At around 11:30am yesterday, I mentioned to The Captain that I was worried that it was going to be very dusty in there. There, of course, being FedEx Field. We stood in the parking lot surrounded by tailgaters, many clad in burgundy or white Redskins jerseys, most of those bearing the number 21. Eventually we made our walk to the stadium. Upon our entrance, we were handed white towels with the number 21 on them in burgundy with a gold outline. The stadium filled well before halftime, and at around 12:45 the Sean Taylor tribute began. The jumbotron requested our silence. As the marching band played, people began to stand. We remained standing for the duration of the ceremony.

Emotion is a funny thing. It manifests itself in situations that you probably would not expect, and sometimes in the most bizarre of circumstances. The outpouring of sentiment around the DC area, around the NFL community, and around the country has reminded me that there is, indeed, good in this world. The Washington Redskins may have been opposing the Buffalo Bills yesterday, but even in our section there was a Bills fan with a picture of Sean Taylor pinned to his Buffalo jersey, and someone had the words “Bills fans praying for the Taylor family” screen-printed onto the back of his shirt. Pictures of Sean Taylor at various stages of his life came up on the screen. Video footage of him playing football in high school, college, and the pros was shown. It was the video of Redskins players and coaches talking about the kind of person Sean was and how much he’s going to be missed that did it. I wiped a tear from my eye, and looked at the ground for a moment before looking to my left and right. I was not the only one. Damn it was dusty in there. The tribute ended with video footage of Sean Taylor talking about how lucky he’d been to have the opportunities that he was given. I took a moment to compose myself.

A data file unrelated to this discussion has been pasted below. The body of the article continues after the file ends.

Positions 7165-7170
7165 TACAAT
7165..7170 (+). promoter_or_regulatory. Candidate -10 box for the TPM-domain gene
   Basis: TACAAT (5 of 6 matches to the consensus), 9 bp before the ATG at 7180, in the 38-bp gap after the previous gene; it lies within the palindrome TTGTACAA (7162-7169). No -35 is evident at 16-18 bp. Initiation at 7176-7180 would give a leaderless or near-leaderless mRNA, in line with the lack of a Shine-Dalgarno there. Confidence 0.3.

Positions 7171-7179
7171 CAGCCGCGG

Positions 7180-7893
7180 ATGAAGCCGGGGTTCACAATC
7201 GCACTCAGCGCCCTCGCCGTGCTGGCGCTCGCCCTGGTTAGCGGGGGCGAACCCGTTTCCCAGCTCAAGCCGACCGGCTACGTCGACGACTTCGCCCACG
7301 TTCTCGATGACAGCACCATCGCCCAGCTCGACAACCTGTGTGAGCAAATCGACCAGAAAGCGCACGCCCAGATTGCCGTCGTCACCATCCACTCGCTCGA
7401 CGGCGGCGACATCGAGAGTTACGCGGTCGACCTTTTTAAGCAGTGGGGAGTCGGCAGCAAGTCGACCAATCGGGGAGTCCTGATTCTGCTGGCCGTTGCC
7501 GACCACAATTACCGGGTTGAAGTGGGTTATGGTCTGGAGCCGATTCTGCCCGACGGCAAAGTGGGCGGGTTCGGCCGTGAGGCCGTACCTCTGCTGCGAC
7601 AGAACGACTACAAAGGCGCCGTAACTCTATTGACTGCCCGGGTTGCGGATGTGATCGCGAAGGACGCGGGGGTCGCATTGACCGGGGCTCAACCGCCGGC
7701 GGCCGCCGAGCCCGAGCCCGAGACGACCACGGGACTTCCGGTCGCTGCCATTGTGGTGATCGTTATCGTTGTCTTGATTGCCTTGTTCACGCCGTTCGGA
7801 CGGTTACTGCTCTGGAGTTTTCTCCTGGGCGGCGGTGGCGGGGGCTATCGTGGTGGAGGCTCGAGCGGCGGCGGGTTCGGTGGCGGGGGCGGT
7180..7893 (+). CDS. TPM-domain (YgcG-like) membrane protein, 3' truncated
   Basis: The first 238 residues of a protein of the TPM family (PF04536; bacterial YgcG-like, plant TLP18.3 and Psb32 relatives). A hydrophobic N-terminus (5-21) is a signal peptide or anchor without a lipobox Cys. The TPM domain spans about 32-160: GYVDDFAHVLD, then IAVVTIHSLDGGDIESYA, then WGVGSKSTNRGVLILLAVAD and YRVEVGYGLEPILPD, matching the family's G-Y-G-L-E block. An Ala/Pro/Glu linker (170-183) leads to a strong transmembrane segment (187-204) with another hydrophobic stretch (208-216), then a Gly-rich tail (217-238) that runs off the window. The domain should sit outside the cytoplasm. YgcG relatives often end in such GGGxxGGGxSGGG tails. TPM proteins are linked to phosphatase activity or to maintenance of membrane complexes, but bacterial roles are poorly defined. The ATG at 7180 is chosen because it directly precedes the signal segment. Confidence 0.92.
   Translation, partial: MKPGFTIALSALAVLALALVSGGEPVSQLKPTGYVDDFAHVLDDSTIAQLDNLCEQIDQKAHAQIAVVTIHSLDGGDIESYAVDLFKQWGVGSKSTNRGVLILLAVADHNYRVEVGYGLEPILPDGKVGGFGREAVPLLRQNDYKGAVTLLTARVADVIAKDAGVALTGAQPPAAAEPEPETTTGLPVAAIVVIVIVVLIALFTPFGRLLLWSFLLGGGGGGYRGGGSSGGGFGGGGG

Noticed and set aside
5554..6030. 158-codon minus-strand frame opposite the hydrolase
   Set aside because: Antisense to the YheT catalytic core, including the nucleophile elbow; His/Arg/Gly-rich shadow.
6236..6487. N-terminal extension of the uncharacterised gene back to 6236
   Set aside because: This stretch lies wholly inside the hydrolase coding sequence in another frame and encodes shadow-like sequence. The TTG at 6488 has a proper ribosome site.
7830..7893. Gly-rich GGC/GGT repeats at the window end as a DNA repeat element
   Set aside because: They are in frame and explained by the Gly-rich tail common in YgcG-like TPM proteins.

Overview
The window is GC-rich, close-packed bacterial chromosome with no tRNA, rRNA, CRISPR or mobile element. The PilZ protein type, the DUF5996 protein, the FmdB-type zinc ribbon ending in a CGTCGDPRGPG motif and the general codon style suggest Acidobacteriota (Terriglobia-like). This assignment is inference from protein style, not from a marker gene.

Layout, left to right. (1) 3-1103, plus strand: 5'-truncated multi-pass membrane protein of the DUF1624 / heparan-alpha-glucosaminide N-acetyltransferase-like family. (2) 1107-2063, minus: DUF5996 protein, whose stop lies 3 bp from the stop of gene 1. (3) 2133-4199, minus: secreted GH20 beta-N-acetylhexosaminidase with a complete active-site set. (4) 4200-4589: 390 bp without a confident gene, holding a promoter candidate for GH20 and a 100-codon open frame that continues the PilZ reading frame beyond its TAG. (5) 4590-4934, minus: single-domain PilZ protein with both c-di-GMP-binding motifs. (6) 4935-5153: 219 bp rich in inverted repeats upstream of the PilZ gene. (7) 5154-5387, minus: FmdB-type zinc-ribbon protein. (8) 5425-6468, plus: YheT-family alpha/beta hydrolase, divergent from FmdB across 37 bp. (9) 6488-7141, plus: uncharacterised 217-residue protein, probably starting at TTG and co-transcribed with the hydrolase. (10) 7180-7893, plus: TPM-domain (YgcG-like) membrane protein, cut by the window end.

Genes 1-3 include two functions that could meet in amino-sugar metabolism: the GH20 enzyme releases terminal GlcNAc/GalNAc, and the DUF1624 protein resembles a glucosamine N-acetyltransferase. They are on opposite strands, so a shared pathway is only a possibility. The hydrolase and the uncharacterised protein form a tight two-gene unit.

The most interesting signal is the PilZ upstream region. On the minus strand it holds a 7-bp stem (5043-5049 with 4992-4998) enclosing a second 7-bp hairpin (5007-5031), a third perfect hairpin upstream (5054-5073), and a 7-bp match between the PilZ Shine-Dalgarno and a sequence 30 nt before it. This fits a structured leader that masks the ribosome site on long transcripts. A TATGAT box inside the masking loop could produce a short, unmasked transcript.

It had been rumored before the game that the Redskins were going to do something else to honor Sean. On the first play of the first Buffalo offensive possession, the Redskins defense came out with only 10 players, leaving a very apparent hole where Sean Taylor would have lined up. Buffalo ran the ball, and there was no flag for 10 men from the referees.

The outcome of the game was not what we would have wanted, but it doesn’t really matter to me in the grand scheme of things. The Washington Redskins honored the memory of Sean Taylor tremendously and fans came together in support and recognition regardless of their affiliations. Even on Sundays some things are bigger than football.

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